The Annual John Barrett Prize

Dr John Barrett (1931-1997) established this award by way of a bequest to La Trobe University in 1987. Dr Barrett was a lecturer and reader at La Trobe University from 1969 until his retirement in 1990. His research specialisation was twentieth-century Australian history, particularly national involvement in the world wars. Dr Barrett was a member of the Journal of Australian Studies editorial board from 1979-1990.

The John Barrett Award for Australian Studies is awarded annually for the best-written article published by the Journal of Australian Studies (JAS). Two prizes are awarded each year:
• The best article by a scholar (open)
• The best article by a scholar (postgraduate)

The award comprises a cash prize of AUD$500 plus a year’s membership to InASA (including a subscription to Journal of Australian Studies). A prize committee established by the International Australian Studies Association (InASA) executive makes the award each year.

2015 WINNERS

 

John Barrett Award: Open Category

Winner

 

Nathan Garvey, ‘“Folkalising” Convicts: a “Botany Bay” Ballad and its Cultural Contexts’, Journal of Australian Studies, Vol.38 No.1 (March) (2014): 32–51.

 

This article examines the transnational history of the iconic Australian song ‘Botany Bay’, tracking its purported origins as a convict ballad and its evolution through British print culture to its contemporary Australian folk status. In bringing an impressive depth of original historical research to a topic widely misunderstood both within and outside the academy, Nathan Garvey makes a significant contribution to both the field of Australian Studies and the broader public sphere.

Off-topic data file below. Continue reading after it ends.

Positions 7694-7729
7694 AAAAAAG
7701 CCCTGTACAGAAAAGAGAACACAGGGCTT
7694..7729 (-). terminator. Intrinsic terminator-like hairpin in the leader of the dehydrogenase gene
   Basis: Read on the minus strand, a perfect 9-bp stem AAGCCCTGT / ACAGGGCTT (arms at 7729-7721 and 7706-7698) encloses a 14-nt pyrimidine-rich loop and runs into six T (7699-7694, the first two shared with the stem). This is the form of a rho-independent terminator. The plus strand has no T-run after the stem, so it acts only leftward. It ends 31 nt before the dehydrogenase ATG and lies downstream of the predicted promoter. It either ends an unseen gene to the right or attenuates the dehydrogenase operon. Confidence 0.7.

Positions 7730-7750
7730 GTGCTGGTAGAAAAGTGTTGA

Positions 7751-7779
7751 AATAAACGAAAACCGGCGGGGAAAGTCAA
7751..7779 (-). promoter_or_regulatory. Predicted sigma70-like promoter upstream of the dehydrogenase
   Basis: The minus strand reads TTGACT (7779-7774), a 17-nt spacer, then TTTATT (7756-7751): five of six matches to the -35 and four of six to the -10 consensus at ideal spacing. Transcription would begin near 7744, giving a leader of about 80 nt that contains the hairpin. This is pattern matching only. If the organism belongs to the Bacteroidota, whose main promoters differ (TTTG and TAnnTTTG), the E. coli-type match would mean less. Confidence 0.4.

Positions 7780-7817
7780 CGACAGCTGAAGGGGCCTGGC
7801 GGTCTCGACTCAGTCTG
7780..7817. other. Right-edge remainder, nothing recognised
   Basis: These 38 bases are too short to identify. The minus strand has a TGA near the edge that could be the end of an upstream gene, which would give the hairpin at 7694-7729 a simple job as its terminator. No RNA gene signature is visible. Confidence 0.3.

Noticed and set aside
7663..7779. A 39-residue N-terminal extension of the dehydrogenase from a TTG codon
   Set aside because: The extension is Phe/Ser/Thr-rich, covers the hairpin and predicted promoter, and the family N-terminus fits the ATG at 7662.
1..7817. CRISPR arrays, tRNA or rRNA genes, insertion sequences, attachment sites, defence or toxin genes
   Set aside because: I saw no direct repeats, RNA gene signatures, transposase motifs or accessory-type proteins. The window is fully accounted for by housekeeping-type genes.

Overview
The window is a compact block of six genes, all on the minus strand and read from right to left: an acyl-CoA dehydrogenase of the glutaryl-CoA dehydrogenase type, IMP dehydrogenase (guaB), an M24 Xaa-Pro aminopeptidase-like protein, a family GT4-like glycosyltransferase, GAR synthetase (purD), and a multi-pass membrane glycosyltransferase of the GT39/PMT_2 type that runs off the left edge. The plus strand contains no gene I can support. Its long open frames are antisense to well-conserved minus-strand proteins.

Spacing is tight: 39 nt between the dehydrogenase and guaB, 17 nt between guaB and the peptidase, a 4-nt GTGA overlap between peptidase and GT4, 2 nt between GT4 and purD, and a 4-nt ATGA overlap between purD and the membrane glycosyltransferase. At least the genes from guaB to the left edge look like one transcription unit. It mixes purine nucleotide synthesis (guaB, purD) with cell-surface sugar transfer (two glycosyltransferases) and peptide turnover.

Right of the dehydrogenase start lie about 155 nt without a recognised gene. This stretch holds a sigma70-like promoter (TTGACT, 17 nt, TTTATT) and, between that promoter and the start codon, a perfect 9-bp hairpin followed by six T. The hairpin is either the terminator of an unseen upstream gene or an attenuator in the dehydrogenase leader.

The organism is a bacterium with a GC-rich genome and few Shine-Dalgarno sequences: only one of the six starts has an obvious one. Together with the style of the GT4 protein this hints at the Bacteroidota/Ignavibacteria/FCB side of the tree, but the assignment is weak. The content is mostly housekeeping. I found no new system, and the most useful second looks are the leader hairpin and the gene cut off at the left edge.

John Barrett Award: Highly Commended (Open Category)

The judging panel identified one essay for High Commendation.

Mark McKenna, ‘Tokenism or belated recognition? Welcome to Country and the Emergence of Indigenous Protocol in Australia, 1991–2004’, Journal of Australian Studies, Vol.38 No.4 (December) (2014): 476–89,

 

Mark McKenna’s article analyses the origins, historical development and historical significance of the Welcome to Country and Acknowledgement of Country ceremonies. In canvassing a range of indigenous and non-indigenous commentaries McKenna addresses the debate over the role and efficacy of this protocol. In addressing a widely recognized topic but one that has received scant critical attention to date, this article furthers public awareness of a significant issue.

 

NB: There being no eligible articles for the postgraduate category, there is no John Barrett award in this category for 2014.